The multimedia messages sent in our study were mostly images of wounds and radiographs. The images of wounds of concern were taken at the time of the wound review by the intern and sent to the registrar for management advice. Prior to the use of WhatsApp for this purpose, the dressing would have to be taken down again for a review later during the day. This resulted in multiple exposures of the wound and potentially delayed reviews. Postoperative radiographs were sent by the interns prior to discharging patients; this had the effect of reducing delays in discharge. Preoperative radiographs were sent between registrars to inform the relevant teams of new admissions and for opinions on treatment options from senior colleagues. Giordano, et al. reported that radiographs can be sent on WhatsApp with excellent inter- and intraobserver agreement in the assessment of tibial plateau fractures and advocated expanding its use in the clinical setting .
Having an easily accessible form of communication can lead to increased use and to potential problems, such as frequent interruptions from the messages being sent back and forth, which could result in the likelihood of an error occurring. A review by Rivera-Rodriguez and Karsh  concluded that while frequent interruptions can increase the likelihood of errors, not all interruptions had a negative effect and may even be necessary for the practice of safe healthcare. None of our participants felt that WhatsApp use caused significant interruptions to performing clinical duties, and most thought the ease and speed of communication helped promote better care for their patients.
Concerns regarding the safety of transmitting confidential patient-related data over instant messaging applications have been raised [10-11]. With patient data anonymised and password access to both the smartphone and the WhatsApp application, this should minimise the risk and safeguard patient confidentiality. Furthermore, in April 2016, the WhatsApp Company introduced end-to-end encryption, which means that messages are available to the sender and receiver only, and third parties, including the WhatsApp Company itself, will not have access. Ultimately, all forms of communicating patient-related data carry the risk of breaching patient confidentiality, and it is up to the individual practitioner to sufficiently anonymise the data. While we agree that the potential for misuse of such technology exists, we feel these concerns should not limit the development and use of novel technologies within healthcare.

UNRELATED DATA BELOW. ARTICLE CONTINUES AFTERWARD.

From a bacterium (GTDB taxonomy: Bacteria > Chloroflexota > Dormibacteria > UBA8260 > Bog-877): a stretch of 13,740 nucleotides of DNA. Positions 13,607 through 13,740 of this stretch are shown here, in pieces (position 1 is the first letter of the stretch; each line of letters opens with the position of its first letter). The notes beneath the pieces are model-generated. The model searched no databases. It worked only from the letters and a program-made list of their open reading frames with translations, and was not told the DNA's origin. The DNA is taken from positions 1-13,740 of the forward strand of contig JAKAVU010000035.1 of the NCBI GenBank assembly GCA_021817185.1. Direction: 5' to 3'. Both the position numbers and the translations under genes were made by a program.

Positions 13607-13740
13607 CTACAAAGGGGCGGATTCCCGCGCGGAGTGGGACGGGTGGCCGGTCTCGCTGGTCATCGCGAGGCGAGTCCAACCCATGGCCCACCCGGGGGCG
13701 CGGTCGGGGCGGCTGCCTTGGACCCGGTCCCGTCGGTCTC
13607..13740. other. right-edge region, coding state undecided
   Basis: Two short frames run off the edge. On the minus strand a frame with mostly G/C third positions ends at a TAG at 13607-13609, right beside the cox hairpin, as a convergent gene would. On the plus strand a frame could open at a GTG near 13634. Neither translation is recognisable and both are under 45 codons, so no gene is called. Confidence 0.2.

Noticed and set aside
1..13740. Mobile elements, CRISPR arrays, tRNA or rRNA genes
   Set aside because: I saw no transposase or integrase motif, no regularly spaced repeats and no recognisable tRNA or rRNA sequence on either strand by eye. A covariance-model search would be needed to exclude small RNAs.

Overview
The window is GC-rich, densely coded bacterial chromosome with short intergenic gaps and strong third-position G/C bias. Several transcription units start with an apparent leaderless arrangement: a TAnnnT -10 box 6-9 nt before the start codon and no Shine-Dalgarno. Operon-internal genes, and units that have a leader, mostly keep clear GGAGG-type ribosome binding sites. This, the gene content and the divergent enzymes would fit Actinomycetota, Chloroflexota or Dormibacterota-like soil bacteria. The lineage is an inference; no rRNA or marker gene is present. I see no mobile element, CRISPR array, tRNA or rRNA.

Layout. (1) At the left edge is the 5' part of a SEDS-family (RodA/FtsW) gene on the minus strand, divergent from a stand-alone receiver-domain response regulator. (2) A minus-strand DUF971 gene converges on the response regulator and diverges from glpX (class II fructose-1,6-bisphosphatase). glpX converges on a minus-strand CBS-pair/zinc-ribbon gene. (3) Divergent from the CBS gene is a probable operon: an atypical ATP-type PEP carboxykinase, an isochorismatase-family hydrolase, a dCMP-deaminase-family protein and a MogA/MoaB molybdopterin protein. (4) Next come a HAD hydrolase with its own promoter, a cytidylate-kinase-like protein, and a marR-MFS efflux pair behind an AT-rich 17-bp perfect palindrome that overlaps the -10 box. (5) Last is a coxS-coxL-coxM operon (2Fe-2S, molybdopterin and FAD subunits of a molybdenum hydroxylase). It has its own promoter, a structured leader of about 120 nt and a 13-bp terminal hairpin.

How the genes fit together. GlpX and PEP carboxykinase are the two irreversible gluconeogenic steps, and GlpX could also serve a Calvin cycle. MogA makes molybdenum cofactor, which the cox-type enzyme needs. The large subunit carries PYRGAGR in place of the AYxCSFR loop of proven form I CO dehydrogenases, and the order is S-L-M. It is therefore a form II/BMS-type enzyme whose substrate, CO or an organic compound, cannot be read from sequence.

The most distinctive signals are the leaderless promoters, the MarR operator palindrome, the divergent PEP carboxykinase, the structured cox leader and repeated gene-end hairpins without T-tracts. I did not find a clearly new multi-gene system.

Compared to the traditional pager systems, the use of WhatsApp is easy, inexpensive, and reliable. We feel that it can help improve the efficiency of communication within a surgical team.
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The Use of WhatsApp Smartphone Messaging Improves Communication Efficiency within an Orthopaedic Surgery Team
Ethics Statement and Conflict of Interest Disclosures
Human subjects: All authors have confirmed that this study did not involve human participants or tissue. Animal subjects: All authors have confirmed that this study did not involve animal subjects or tissue. Conflicts of interest: In compliance with the ICMJE uniform disclosure form, all authors declare the following: Payment/services info: All authors have declared that no financial support was received from any organization for the submitted work. Financial relationships: All authors have declared that they have no financial relationships at present or within the previous three years with any organizations that might have an interest in the submitted work. Other relationships: All authors have declared that there are no other relationships or activities that could appear to have influenced the submitted work.
Cite this article as:
Ellanti P, Moriarty A, Coughlan F, et al. (February 18, 2017) The Use of WhatsApp Smartphone Messaging Improves Communication Efficiency within an Orthopaedic Surgery Team. Cureus 9(2): e1040. doi:10.7759/cureus.1040
Received by Cureus: February 14, 2017
Peer review began: February 15, 2017
Peer review concluded: February 15, 2017
Published: February 18, 2017
© Copyright 2017
Ellanti et al. This is an open access article distributed under the terms of the Creative Commons Attribution License CC-BY 3.0., which permits unrestricted use, distribution, and reproduction in any medium, provided the original author and source are credited.
This is an open access article distributed under the terms of the Creative Commons Attribution License, which permits unrestricted use, distribution, and reproduction in any medium, provided the original author and source are credited.